It was a pioneer of third-party game development with the founders starting to work on their new products in, Yes, in a Garage! But perhaps as many fast-growing industries, expansion was hot—and game-making businesses suffered greatly in the 1980s.
Current CEO Bobby Kotick bought and essentially started the then struggling company in 1990. He added a new focus of material buying when he moved the corporation to L.A. The top-selling games purchased included “Call of Duty”, the Tony Hawk Skateboarding series, and “Guitar Hero”.
Oh, and the merger with Blizzard Entertainment brings the ground-breaking “massively multiplayer online role-playing game” known as World of Warcraft.
Blizzard Entertainment was founded in 1991 by three UCLA graduates Michael Morhaime, Alan Adham and Frank Pearce.
He began writing games for other studios and went through a series of corporate names and strange ownership issues. This hasn’t stopped him from honing his specialty: games where participants play with and against others online – building a community in the process.
In 1994, the first Warcraft online multiplayer game came out. Four years later they were acquired by the French publisher Vivendic.
And then in 2004, “World of Warcraft” was released and soon became the world’s most popular product in this genre. It was so popular, it allowed Blizzard to create the annual BlizzCon fan convention held at the Anaheim Convention Center.
Activision paid $19 billion to acquire Blizzard from Vivendi in 2008, renaming the merged entities to Activision Blizzard.
What is the angle of Mircosoft?
Microsoft may be better known to us older people for its computer operating system or its suite of Office software, but it’s been a player in gaming for more than two decades.
Yet the Xbox — Microsoft’s foray into gaming that now accounts for about a tenth of total sales — was far more about playing corporate defense than any entrepreneurial magic.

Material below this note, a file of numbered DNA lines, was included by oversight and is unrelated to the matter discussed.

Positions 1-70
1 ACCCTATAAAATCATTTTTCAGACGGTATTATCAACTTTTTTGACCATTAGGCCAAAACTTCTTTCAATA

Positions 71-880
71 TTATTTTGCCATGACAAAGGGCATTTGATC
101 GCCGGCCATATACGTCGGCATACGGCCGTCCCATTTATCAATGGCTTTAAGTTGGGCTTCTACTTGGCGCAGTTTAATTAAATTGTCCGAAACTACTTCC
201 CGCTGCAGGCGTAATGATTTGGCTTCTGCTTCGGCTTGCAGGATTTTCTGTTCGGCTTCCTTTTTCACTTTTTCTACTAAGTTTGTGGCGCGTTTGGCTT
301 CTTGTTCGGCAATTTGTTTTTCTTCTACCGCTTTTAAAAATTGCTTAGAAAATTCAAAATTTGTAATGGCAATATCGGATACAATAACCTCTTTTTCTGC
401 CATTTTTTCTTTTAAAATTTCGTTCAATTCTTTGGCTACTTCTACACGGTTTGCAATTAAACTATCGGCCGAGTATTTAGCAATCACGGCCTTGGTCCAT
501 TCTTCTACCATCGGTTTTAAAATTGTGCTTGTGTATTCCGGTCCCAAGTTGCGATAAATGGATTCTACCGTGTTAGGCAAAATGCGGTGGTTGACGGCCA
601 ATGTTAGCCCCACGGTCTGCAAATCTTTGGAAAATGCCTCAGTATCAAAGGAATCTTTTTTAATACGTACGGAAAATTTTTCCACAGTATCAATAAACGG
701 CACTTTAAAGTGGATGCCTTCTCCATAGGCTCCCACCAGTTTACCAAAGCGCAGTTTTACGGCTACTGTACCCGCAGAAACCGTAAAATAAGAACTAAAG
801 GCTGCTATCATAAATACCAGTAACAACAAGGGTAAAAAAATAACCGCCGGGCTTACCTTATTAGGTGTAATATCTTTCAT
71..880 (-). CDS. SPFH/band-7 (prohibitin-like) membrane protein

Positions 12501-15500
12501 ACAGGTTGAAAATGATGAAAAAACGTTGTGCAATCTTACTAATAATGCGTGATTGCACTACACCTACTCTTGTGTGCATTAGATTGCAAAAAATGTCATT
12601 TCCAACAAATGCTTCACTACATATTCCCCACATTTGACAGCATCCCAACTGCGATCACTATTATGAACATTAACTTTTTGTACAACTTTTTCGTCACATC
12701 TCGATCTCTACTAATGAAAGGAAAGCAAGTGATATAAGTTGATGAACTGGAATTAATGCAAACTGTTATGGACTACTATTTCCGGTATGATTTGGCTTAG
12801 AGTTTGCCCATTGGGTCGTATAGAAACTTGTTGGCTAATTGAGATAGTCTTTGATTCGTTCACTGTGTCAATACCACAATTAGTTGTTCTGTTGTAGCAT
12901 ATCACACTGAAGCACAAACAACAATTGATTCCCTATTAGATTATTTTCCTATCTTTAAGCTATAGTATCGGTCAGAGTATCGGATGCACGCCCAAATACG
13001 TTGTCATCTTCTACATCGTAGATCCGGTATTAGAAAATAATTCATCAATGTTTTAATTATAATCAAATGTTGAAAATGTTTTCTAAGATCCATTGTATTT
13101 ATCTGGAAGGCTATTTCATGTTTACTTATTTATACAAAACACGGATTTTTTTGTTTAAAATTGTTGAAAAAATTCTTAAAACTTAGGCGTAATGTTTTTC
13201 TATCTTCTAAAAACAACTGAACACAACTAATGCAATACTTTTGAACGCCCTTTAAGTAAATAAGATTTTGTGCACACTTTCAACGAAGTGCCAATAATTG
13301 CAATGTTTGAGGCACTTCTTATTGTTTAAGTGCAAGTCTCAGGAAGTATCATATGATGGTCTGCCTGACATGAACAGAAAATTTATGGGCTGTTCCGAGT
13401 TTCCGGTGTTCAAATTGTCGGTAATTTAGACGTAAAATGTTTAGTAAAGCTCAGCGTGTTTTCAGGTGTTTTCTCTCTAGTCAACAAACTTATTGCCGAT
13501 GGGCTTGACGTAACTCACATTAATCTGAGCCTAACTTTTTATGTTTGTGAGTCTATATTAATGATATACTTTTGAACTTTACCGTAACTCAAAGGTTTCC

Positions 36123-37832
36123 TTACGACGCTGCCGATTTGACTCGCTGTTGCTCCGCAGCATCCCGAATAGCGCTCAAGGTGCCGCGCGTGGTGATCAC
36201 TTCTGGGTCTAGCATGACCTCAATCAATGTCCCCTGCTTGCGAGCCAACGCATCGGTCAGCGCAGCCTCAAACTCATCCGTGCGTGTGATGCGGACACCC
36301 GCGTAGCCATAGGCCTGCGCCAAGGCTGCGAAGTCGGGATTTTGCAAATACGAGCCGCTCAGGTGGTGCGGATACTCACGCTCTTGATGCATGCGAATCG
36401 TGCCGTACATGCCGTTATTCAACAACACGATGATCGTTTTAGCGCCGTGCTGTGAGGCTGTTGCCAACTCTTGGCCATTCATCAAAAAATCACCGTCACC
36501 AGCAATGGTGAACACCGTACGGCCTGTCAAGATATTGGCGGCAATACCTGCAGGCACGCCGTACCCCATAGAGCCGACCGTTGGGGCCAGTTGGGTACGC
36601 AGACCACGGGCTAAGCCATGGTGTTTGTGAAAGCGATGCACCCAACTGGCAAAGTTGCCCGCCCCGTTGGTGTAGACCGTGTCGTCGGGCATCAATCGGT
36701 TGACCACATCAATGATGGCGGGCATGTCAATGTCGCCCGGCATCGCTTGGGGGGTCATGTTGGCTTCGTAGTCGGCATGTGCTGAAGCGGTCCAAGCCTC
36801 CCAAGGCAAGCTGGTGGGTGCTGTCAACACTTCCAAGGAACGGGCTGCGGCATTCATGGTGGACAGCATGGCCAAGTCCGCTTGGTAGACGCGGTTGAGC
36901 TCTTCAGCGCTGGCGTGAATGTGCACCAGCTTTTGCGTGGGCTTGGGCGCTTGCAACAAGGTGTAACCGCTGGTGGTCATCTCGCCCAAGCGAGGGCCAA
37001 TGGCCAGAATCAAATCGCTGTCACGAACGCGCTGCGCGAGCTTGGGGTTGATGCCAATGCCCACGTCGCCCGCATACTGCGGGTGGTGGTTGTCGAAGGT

The Xbox brand was launched in 2001 as Microsoft saw Sony’s developing PlayStation gaming machines as a potential threat to personal computers that relied heavily on Microsoft software.
But what started primarily as a gaming machine effort has since grown into a lucrative online gaming platform, the Xbox Game Pass subscription service.
What will happen next?
Let’s ignore all the legal formalities that will take to get over by the end of this year.
The buzz of gaming is the “metaverse,” the yet-to-be-defined merging of real life, online life and entertainment that blossomed in the era of the pandemic.
Think about how the Internet and social media have transformed communication and information sharing. That’s a lot of money to speculate on what will be the next life-changing thing out of cyberspace.
Will most office meetings someday be in virtual reality? Can families gather around a gaming platform of the future to celebrate the holidays? Can the next generation of great athletes play eSports?
Microsoft is betting $69 billion that a key intersection will revolve around the type of community-scale gaming Activision Blizzard helped pioneer.
Jonathan Lancer is a business columnist for Southern California Newsgroup. He can be contacted at email@example.com